Now, Billy Penfold, Allen’s cousin, owned a Singer automobile, it was sitting parked behind their house for several years. A Singer convertible was a sporty little British car, very similar looking to a MG. Billy said his car didn’t run because he was told it needed a valve job. So I wanted to help Billy get his car running, but to give it a valve job I knew that I would have to remove the engine head, and bring it back to the United States with me where I could work on it in my workshop, but there was no way I could do this as I would have to declare the head at Canadian Customs and I was certain they would give me a hard time. I knew that they wouldn’t let me bring it into the States, and then back into Canada, without a lot of paperwork. So I reasoned that I needed to do it the same way Allen and I had brought the Cadillac transmissions out of Montreal the last time.
The following month, Allen and I were working at the Gulf gas station in Westville. The manager now, was a fellow named Tony Navarro. Tony had taken in a job to replace a noisy rear differential in a 1953 Buick. Now removing a differential from a 1953 Buick is no joking matter, neither Tony, Allen or I had ever removed one before. So as hard as we tried, we couldn’t get that differential out of the car. We beat on it with hammer and chisels and we even tried using pry bars, but it just wouldn’t come loose. So finally I went home and came back with my oxygen acetylene cutting torch, and with my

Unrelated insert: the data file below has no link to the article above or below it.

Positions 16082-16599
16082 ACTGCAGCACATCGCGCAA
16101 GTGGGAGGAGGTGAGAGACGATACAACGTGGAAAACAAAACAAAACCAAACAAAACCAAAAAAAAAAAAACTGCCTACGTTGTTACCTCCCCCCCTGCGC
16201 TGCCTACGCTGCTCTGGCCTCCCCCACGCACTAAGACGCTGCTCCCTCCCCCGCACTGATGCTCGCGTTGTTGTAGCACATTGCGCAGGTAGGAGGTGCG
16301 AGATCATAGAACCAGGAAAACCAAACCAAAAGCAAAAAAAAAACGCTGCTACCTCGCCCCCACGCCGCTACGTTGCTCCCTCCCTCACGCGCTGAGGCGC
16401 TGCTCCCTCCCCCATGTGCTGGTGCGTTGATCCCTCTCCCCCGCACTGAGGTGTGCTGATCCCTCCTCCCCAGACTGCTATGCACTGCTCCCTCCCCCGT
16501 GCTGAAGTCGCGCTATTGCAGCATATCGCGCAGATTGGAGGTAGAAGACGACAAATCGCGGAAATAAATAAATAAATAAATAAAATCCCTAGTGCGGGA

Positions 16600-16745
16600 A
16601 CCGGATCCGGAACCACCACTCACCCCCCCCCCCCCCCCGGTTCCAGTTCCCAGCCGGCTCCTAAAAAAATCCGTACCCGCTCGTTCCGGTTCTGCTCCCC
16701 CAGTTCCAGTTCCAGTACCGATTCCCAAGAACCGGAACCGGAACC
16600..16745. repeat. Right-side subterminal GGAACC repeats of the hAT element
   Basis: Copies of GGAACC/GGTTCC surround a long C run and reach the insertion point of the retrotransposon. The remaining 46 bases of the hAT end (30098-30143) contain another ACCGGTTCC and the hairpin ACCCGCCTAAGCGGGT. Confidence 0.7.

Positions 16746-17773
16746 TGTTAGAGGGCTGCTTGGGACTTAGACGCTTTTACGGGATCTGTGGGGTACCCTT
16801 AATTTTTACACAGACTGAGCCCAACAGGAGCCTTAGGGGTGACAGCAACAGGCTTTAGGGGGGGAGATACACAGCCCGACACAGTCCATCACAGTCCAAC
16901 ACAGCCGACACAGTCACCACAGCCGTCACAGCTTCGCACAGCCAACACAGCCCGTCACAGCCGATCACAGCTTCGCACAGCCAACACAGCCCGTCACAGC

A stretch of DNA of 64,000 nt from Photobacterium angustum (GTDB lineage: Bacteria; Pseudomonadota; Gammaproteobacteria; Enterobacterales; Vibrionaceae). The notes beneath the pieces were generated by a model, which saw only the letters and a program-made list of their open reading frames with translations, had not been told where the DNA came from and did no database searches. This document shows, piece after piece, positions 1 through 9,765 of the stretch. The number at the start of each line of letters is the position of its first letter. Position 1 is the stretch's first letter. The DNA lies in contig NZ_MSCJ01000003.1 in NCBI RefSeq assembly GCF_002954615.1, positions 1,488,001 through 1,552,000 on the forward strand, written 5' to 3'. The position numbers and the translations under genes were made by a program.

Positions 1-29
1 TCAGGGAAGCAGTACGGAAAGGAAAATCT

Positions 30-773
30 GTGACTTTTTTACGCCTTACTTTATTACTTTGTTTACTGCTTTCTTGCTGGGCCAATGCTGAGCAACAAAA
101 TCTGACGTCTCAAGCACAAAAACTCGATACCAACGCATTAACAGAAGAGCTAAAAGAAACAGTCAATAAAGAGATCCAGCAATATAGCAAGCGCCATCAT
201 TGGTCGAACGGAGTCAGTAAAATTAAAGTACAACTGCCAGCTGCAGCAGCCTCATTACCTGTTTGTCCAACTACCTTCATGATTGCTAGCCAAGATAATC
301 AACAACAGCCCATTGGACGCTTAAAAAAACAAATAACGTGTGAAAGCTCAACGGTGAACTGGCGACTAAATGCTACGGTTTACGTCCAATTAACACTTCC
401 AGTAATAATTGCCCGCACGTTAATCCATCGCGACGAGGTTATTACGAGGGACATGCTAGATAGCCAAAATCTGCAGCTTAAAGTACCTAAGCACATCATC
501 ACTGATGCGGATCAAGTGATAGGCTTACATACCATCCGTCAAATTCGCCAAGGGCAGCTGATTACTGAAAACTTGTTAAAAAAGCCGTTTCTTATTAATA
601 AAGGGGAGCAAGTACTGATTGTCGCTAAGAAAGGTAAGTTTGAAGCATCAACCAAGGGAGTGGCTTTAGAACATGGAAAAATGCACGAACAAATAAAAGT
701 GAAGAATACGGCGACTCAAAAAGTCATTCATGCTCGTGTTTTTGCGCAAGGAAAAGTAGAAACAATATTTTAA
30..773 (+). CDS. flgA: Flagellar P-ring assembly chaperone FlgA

Torch we heated up the parts red hot and with Allen beating the hell out of it with a 5 pound hammer, the differential finally came out.
We replaced the differential with a good used one that Tony ordered from a local junk yard. The old Buick differential that we had removed looked terrible, it was completely black from using my torch to heat it up, and it was dented from Allen beating on it with a hammer, so I just threw it in the junk pile behind the gas station.
When it was time to make our next monthly trip back up to Montreal, I wanted to bring Billy’s engine head back with me to do the valve job, so I needed something to throw in the trunk to declare at U.S, Customs. We looked behind Tony’s gas station and the only thing we could find was the old burned and beat up 1953 Buick differential, the one we had thrown away, so we put it in the car’s trunk.